"Store up robbery and violence ..." The most of the commentators interpret this to mean that the gains of those who lived in palaces were stored in their strongholds; but it could very well mean that the people trusting in their wealth were merely storing up plunder for the forthcoming invader. Smith agreed that, "Society was only storing up or postponing the day of violence ... a foreign invasion or internal disruption." However interpreted, it simply means that the day of judgment upon their wickedness is promptly coming.
"Therefore thus saith the Lord Jehovah: an adversary there shall be, even round about the land; and he shall bring down thy strength from thee, and thy palaces shall be plundered.
DOOM OF SAMARIA FORETOLD (Amos 3:11-12)
It will be noted that there are multiple references to: "saith Jehovah, thus saith the Lord Jehovah, etc." in this section, and, in fact, throughout Amos; but the conclusion of critical scholars that, "The multiplicity of introductory formulae shows that here we have a collection of three or four fragmentary sayings," should be rejected as unfounded and unproved. The repetition of such expressions is merely characteristic of Amos' style, a fact that cannot be denied. Look at the repeated questions that are propounded in Amos 3:3-6. Repetition was also a characteristic of the teachings of Jesus our Lord.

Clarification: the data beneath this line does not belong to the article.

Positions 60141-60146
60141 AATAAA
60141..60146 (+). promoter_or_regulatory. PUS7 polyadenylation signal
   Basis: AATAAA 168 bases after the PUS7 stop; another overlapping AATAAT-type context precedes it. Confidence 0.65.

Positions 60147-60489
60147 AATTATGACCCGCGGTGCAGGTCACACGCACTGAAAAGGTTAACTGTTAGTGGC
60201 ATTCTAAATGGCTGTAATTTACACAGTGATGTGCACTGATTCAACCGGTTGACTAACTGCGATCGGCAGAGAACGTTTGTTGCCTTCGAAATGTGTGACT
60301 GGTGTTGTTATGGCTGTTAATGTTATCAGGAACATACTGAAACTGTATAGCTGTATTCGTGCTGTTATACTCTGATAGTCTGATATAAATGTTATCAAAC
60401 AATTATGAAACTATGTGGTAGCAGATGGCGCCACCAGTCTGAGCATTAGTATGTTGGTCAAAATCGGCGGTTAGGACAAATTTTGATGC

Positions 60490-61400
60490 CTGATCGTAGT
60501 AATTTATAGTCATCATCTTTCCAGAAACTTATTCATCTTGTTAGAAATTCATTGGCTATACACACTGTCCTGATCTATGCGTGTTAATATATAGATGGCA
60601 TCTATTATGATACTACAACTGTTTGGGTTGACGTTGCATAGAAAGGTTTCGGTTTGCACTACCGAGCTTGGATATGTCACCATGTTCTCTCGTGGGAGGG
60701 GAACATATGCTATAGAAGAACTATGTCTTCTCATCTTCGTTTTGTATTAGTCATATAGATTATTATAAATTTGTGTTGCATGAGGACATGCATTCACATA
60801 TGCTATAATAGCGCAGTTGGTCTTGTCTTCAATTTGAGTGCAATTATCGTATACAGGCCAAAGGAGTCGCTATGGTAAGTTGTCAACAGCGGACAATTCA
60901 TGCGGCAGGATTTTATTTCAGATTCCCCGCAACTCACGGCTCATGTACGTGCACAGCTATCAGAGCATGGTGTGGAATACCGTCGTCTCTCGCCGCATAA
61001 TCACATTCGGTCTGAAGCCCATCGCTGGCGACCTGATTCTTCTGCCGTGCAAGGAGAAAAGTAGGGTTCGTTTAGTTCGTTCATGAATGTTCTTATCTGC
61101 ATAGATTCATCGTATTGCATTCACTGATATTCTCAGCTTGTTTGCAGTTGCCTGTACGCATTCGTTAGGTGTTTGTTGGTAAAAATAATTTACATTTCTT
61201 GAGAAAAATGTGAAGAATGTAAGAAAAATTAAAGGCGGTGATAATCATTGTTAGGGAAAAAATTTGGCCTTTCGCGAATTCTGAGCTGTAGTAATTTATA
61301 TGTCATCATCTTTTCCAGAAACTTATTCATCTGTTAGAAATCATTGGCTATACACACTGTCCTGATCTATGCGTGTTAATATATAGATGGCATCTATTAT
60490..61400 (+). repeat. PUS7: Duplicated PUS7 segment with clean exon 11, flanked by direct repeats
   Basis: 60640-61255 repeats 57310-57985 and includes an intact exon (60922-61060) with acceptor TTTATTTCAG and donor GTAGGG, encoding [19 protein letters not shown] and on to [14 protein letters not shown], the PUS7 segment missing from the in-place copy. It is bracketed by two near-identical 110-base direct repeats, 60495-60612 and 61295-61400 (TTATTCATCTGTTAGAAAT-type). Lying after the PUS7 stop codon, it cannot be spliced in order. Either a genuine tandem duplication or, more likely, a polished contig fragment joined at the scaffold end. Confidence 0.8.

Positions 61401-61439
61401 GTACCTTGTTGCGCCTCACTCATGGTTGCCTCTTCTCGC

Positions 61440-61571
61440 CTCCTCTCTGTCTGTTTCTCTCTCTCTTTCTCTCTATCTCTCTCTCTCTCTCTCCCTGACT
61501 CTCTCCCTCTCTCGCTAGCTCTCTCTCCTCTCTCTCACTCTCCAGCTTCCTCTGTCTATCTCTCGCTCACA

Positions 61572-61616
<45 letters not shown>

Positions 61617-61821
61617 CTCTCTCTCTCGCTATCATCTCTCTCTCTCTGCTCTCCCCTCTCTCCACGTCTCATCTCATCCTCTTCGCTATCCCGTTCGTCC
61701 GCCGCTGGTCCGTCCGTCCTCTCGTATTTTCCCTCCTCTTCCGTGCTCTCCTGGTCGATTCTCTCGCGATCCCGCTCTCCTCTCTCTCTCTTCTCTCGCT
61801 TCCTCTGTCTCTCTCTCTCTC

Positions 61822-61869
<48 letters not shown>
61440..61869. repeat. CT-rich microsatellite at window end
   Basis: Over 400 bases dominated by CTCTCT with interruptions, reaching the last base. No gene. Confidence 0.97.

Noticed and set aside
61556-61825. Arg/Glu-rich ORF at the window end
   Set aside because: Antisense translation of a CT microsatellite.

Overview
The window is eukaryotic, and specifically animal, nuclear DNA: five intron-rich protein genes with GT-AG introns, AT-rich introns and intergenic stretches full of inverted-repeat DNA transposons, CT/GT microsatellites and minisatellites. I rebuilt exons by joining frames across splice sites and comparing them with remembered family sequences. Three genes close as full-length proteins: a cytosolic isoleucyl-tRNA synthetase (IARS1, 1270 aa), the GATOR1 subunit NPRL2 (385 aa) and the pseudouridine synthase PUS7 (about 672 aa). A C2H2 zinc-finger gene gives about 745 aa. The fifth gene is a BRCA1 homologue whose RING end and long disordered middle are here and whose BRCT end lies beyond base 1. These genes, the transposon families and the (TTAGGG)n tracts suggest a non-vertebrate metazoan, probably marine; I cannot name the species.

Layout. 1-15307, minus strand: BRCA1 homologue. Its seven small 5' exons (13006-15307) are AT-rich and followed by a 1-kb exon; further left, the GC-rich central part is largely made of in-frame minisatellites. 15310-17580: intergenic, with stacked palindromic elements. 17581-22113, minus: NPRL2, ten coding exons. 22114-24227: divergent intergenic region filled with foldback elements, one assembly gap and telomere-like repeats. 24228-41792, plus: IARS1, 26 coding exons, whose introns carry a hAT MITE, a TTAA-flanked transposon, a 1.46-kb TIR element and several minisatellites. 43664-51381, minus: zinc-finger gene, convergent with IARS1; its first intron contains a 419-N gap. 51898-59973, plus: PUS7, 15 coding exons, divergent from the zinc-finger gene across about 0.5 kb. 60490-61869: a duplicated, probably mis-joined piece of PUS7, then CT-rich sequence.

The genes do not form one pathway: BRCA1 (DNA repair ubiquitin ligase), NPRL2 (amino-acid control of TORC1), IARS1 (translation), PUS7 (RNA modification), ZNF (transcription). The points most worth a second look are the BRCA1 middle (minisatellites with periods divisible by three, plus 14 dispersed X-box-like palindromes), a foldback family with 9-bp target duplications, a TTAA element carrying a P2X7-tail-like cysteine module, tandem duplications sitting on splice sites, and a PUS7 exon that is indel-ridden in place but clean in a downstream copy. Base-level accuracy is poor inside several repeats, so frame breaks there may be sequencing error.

"There shall be ..." It will be noted that these words are italicized in the ASV and in the KJV, but they should nevertheless be retained. "The KJV here makes sense of the awkward Hebrew text by introducing there shall be."
"The three measures of the line (Amos 3:11) sketch in terse staccato sentences the stages of a military campaign: invasion, siege, and looting. The foe is not identified; but it is generally assumed that the Assyrians are in mind."
"Thus saith Jehovah: As the shepherd rescueth out of the mouth of the lion two legs, or a piece of an ear, so shall the children of Israel be rescued that sit in Samaria in the corner of a couch, and on the silken cushions of a bed.